At the funeral I, embarrassed by resistance fighters
shuffling up to shake my hand
I fold your daughter in a white napkin—
With these brief gifts
you go, my doorslamming wife; and I, a fool, live.
But the voice I don't hear when I speak to myself is the clearest voice:
When my wife washes my hair, I kiss
between her toes, my lips tremble,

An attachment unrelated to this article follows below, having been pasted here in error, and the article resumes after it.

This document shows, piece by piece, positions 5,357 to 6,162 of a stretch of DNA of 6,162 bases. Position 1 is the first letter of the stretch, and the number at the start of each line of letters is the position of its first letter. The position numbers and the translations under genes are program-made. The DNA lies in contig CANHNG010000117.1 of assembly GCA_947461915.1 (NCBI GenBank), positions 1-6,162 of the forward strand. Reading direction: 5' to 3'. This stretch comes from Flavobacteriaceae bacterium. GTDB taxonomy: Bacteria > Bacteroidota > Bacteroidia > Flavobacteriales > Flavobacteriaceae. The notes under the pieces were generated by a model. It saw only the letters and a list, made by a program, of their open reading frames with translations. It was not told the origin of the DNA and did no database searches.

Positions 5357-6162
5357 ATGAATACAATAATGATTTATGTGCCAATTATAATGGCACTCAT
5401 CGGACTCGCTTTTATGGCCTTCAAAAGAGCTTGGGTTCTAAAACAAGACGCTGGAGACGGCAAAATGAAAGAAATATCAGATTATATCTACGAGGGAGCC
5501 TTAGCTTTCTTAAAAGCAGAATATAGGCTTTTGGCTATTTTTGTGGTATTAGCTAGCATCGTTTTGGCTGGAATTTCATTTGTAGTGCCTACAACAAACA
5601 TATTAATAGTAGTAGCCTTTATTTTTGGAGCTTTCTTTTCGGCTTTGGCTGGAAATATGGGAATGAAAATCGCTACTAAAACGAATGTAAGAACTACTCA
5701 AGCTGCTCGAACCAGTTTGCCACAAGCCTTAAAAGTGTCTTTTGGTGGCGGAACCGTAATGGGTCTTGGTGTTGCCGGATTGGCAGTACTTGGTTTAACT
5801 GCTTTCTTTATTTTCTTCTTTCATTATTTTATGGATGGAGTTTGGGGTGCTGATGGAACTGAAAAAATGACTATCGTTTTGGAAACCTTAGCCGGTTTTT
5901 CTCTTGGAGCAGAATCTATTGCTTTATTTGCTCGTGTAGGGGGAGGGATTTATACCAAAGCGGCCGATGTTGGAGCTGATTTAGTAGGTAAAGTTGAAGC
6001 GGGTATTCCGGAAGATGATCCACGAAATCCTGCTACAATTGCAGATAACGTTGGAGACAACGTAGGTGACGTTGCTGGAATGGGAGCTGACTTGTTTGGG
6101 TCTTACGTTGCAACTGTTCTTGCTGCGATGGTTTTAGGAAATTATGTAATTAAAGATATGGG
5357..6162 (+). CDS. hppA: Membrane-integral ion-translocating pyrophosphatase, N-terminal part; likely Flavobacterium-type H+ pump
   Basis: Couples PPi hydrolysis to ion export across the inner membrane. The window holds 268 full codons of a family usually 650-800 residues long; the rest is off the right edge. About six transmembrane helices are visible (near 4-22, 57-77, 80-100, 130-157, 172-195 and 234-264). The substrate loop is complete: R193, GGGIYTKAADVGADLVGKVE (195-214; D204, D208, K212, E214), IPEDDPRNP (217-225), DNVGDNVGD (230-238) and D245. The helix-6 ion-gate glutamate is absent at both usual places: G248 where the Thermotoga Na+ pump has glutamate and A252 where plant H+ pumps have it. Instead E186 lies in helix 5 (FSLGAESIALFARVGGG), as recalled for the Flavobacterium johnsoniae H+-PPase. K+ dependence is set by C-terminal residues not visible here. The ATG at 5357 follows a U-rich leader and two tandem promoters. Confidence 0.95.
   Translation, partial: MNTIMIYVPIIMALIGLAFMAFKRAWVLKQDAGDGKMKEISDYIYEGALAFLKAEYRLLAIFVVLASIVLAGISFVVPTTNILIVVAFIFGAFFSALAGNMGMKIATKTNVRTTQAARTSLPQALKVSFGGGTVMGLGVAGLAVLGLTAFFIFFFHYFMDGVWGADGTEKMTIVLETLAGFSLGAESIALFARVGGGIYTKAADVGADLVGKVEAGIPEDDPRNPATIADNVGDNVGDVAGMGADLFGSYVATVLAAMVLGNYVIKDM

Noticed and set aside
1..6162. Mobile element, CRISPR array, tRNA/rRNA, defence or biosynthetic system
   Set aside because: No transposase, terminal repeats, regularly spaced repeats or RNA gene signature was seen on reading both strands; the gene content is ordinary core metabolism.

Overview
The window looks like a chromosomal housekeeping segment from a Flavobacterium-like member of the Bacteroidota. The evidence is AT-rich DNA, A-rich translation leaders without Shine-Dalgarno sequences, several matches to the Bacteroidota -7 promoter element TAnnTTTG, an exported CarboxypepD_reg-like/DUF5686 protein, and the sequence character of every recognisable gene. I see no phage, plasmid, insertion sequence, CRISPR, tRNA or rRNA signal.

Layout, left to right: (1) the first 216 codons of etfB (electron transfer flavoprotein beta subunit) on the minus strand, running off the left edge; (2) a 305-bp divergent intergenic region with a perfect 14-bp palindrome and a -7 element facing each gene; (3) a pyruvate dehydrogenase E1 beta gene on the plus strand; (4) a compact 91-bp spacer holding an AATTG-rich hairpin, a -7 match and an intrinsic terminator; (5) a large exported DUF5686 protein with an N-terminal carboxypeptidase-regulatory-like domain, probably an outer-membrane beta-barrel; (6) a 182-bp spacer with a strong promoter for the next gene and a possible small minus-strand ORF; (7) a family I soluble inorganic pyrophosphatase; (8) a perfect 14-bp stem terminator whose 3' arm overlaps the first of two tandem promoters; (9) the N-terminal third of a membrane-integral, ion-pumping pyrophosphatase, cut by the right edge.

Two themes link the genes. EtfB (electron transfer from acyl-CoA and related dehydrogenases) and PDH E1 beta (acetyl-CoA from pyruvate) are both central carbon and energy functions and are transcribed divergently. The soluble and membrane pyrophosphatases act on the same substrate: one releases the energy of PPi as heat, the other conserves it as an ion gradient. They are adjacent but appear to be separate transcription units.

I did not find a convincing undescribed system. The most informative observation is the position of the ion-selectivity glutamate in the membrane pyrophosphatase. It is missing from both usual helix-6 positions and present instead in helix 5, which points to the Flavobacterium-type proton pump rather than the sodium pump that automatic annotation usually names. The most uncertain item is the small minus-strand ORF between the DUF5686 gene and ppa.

in the empty streets of our district, a bit of wind
calls for the life which no one knew, a life
which daily takes all of us, my neighbor taken, his children
taken, their apartment quiet. I say
their apartment quiet, on the floor
dirty snow from their boots.